The continuing scandal of widespread poverty in a rich society, such as the European Union where 68 million people live in poverty, is intolerable. The next round of National Action Plans for Inclusion must move Europe substantially towards the agreed EU goal ‘to make a decisive impact on the eradication of poverty by 2010’. As the participants to the Liverpool EAPN General Assembly repeated: we cannot wait any longer!
Over 150 delegates from voluntary and community groups in the 25 Members States of the European Union, together with Bulgaria and Norway, met in the City of Liverpool for the 2005 General Assembly of the European Anti-Poverty Network (EAPN) from 23 to 26 November. The Assembly took place during the UK Presidency of the EU, and offered anti-poverty activists the time to express their commitment to action as well as words in a region of the EU that has seen major investment from the European Structural Funds for more than a decade.
At a time when Member States are negotiating the future financial perspectives for 2007-2013, the Assembly gave attention to the Structural Funds but also considered issues around the social economy, minimum income and progress on the National Action Plans for Social Inclusion 2006-2008.
Delegates from all over Europe expressed their anger about the recent policy drift that weakens a balanced EU Lisbon strategy and therefore called on all relevant actors, in particular on the political leaders at EU and National level:
To ensure a strong focus on social inclusion and social cohesion in the National Reform Programmes which are a central component of the revised Lisbon Strategy.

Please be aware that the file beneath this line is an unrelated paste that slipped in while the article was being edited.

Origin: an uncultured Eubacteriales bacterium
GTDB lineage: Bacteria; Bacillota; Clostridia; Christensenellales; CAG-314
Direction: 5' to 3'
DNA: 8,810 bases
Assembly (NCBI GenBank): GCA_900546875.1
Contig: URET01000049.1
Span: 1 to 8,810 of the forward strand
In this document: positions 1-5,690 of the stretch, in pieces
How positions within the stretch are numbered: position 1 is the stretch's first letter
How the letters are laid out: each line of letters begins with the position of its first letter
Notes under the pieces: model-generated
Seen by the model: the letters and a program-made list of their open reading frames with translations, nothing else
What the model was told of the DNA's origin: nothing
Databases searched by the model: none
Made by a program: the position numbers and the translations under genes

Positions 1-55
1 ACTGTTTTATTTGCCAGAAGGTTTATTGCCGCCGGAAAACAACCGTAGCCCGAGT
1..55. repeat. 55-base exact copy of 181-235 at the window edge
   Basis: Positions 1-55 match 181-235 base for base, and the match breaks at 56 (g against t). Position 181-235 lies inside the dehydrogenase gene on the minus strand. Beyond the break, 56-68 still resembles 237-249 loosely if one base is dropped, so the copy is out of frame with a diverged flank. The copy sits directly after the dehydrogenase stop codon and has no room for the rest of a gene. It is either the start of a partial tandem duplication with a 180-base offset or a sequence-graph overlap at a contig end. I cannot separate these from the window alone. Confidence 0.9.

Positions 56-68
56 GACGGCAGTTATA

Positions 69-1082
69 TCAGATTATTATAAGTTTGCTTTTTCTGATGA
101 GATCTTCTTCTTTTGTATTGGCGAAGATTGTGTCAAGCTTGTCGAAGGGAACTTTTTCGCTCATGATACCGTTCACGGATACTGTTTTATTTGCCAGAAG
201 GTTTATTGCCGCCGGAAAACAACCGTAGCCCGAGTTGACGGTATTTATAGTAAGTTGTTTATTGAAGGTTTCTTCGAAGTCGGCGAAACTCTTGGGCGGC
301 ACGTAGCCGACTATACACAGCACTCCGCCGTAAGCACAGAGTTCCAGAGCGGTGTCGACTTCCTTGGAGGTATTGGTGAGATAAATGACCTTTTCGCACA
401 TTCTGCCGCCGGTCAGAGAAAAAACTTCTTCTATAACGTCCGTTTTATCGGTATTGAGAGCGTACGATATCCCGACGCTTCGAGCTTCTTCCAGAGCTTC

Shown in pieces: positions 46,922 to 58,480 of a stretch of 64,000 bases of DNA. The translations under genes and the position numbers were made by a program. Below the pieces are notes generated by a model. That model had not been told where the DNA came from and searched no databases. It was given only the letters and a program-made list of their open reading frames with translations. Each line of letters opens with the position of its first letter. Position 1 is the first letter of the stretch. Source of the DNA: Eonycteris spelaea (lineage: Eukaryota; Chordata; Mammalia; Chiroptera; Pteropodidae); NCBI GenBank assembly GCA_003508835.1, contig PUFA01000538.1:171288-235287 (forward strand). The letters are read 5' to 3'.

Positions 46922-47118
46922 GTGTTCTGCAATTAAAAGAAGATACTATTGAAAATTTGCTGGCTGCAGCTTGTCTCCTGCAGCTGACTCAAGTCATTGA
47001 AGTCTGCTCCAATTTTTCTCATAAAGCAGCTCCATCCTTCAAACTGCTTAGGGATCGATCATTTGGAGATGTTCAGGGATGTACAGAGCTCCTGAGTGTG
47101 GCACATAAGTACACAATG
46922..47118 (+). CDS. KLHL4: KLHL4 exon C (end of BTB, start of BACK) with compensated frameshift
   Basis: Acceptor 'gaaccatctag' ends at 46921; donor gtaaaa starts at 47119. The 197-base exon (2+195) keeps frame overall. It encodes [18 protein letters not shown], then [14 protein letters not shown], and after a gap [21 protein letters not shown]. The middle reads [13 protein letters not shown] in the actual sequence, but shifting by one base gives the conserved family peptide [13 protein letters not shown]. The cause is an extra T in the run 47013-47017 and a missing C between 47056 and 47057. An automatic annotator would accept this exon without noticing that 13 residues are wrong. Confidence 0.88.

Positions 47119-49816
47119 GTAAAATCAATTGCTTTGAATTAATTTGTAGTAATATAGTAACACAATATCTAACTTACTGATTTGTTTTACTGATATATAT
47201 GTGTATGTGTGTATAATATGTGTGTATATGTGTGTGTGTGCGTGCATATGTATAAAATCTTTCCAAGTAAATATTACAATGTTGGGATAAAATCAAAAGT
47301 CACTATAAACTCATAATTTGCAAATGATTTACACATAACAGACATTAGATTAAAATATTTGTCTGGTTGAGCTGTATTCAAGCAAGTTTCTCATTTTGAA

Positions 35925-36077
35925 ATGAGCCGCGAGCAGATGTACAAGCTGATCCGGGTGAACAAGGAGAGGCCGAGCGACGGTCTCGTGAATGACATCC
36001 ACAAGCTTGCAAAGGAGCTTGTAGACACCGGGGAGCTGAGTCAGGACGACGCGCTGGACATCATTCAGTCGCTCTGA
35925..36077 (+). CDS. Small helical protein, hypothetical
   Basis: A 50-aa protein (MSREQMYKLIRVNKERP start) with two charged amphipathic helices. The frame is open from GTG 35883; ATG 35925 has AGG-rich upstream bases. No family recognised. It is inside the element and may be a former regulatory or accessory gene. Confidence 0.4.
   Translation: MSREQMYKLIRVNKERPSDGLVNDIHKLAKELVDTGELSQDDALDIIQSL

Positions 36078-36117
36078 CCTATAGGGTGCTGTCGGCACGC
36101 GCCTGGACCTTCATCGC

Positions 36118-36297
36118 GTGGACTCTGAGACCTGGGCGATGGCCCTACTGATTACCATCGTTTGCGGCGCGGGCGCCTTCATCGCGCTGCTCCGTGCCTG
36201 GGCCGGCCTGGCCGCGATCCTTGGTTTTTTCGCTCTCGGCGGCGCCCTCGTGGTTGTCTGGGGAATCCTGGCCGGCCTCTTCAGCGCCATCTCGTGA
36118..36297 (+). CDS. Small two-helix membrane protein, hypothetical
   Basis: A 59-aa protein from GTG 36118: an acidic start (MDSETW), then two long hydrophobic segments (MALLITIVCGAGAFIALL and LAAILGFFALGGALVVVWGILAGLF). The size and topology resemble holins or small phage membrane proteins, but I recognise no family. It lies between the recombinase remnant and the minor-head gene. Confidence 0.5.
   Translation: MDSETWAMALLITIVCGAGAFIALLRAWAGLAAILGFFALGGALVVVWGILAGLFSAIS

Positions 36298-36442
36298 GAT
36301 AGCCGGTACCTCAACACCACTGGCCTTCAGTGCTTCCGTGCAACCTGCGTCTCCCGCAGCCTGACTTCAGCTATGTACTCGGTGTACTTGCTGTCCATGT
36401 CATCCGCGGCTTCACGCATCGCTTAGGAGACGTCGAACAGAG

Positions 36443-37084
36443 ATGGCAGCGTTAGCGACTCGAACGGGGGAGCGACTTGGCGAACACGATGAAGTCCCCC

To increase their commitment to the EU social inclusion strategy and the National Action Plans on social inclusion. These Plans need to be backed up by adequate financial investment to ensure their effectiveness and they should remain a central instrument to drive forward policies to fight poverty and social exclusion.
To ensure that the comprehensive and common objectives in the field of social inclusion, agreed by the Heads of State and Government at the Nice Council in 2000, remain at the heart of the proposal from the Commission to streamline the Open Method of Coordination on Social Protection and Social Inclusion.
To acknowledge NGOs as full partners in the Structural Funds management and delivery, which is essential to unleash the great potential of the Structural Funds to promote social inclusion and social cohesion within the EU.
For further information, please contact Vincent Forest (Information officer) or Fintan Farrell (Director), tel. +32 2 230 44 55 – fax. +32 2 230 97 33 – E-mail: email@example.com – Website: www.eapn.org